Law360 (April 14, 2021) — The Federal Communications Commission plans to finalize its emergency educational broadband program within the next month, the acting agency chairwoman said during a panel Tuesday, indicating that more than $7 billion will soon be released to support at-home learning amid the pandemic.
Acting Chairwoman Jessica Rosenworcel said during a virtual event hosted by the Multicultural Media, Telecom and Internet Council that the pandemic-relief funds allocated by Congress — specifically designated for off-campus connections — will both help schoolchildren continue learning in the short-term and possibly lay the foundation for future connectivity subsidies.
“It’s my hope that by mid-May, we will have policies voted on by my colleagues and in place to get this homework gap program up and running,” Rosenworcel said. “I think that when we do, we’re going to make a meaningful difference in the digital divide.”
The sweeping $1.9 trillion pandemic relief package, which President Joe Biden signed into law in mid-March, included aid ranging from stimulus checks and unemployment insurance to union pensions and internet access. Part of that package carved out more than $7 billion to support students, teachers and schools through an expansion of the FCC’s E-Rate educational subsidy program.
According to the bill’s language, schools and libraries will be eligible for 100% reimbursement of costs associated with providing “eligible equipment or advanced telecommunications and information services” such as Wi-Fi hotspots, routers, laptops and tablets to students and patrons who have been forced off campus.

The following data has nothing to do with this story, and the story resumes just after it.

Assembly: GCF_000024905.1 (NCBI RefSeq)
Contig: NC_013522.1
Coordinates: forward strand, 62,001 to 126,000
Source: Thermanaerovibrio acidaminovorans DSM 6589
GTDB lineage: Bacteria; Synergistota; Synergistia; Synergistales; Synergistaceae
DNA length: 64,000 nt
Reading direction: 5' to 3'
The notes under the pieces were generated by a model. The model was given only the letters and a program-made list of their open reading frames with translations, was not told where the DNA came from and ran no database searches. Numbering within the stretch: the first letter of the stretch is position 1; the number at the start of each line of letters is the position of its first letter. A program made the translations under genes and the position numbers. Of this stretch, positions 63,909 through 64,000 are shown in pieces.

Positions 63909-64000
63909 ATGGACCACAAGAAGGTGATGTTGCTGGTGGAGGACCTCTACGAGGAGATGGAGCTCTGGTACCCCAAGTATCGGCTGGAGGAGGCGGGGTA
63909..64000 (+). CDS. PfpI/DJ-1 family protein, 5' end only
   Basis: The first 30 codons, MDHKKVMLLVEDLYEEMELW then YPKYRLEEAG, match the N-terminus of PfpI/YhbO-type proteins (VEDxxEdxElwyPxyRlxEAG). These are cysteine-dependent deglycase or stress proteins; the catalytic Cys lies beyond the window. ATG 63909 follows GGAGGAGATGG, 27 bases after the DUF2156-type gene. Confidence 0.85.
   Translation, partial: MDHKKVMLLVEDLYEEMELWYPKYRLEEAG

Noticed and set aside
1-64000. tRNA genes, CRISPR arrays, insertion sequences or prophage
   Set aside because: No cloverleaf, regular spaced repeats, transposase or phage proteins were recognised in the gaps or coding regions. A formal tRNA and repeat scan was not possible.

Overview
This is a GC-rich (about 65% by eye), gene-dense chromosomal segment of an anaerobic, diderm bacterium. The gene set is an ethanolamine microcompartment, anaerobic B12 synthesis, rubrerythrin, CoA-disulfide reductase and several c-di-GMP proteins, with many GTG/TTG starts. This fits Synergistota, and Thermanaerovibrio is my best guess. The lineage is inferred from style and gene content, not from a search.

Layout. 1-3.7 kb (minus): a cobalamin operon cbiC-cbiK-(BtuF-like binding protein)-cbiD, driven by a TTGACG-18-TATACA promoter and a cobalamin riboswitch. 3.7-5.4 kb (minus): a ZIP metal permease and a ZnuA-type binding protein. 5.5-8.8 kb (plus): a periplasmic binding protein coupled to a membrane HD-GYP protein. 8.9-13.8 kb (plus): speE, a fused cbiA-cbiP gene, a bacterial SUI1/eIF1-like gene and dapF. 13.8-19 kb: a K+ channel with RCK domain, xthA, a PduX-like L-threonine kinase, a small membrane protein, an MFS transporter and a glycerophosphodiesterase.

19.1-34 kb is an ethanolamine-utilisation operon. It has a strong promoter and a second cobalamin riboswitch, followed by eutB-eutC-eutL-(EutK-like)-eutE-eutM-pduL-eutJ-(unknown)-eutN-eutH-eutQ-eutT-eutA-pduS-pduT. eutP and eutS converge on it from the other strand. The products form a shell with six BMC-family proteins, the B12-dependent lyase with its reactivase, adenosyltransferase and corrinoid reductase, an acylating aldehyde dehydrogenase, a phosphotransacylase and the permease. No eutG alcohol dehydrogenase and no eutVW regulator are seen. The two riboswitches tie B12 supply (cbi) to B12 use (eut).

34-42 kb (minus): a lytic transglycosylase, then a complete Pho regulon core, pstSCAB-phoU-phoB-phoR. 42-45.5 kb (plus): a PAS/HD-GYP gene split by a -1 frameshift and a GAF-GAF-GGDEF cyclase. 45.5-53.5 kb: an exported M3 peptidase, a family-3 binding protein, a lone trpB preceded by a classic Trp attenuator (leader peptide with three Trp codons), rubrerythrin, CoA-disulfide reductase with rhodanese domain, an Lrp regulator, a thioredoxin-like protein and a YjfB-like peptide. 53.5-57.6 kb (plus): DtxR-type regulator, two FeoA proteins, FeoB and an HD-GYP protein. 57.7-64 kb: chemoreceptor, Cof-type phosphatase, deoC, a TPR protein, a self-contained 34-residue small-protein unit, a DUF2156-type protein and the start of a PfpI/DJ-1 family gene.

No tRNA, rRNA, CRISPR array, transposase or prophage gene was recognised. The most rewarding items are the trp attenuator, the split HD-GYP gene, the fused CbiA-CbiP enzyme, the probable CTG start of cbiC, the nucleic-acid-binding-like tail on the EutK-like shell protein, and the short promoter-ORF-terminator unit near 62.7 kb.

Some large mobile service providers want the FCC to fund a narrower range of services and focus on mobile-connected devices, which they characterize as tried-and-true solutions. On the other hand, members of the public and community groups have told the FCC that the funds could best be spent on a mix of technologies to bring internet networks directly to students.
Rosenworcel noted that the agency is still waiting on a round of reply comments, due April 23, before making a final decision on exactly how the funding will be allocated.
The acting chairwoman also noted that a parallel aid program, the Emergency Broadband Benefit, will roll out “late this month.” Using a Congressional appropriation of $3.2 billion, the EBB will subsidize up to $50 of a qualifying household’s monthly internet bill, or up to $75 of monthly internet service on tribal lands. The program can additionally cover $100 toward equipment, such as laptops and tablets, if a household purchases the equipment through their internet provider.
The EBB is modeled after the FCC’s Lifeline subsidy program — which generally offers $10 monthly phone and internet subsidies to low-income households — although the EBB applies to a larger swath of Americans and offers more money than the base program.
Rosenworcel said her agency is now looking to partner with hundreds of community outreach groups to make sure information about the EBB is communicated in multiple languages and communities, ensuring that vulnerable populations can make use of it.
“I think there’s a lot of interest out there, and we need to make sure that interest is across the country,” she said.
Rosenworcel also suggested Congress could use the program as a starting point for more comprehensive educational broadband funding efforts in the future.
“It’s really incumbent on all of us … to make this program a success,” she said. “That’s true if you’re a provider, a public interest group or a consumer. When we make this program a success, we’ll be able to return to Congress and say, ‘This thing you created was a good idea.’ We’re going to need to make sure we have a successor to this program to continue that connection and continue helping close the digital divide.”
Read more at: https://www.law360.com/articles/1375173/fcc-to-roll-out-7b-student-broadband-plan-in-next-month?copied=1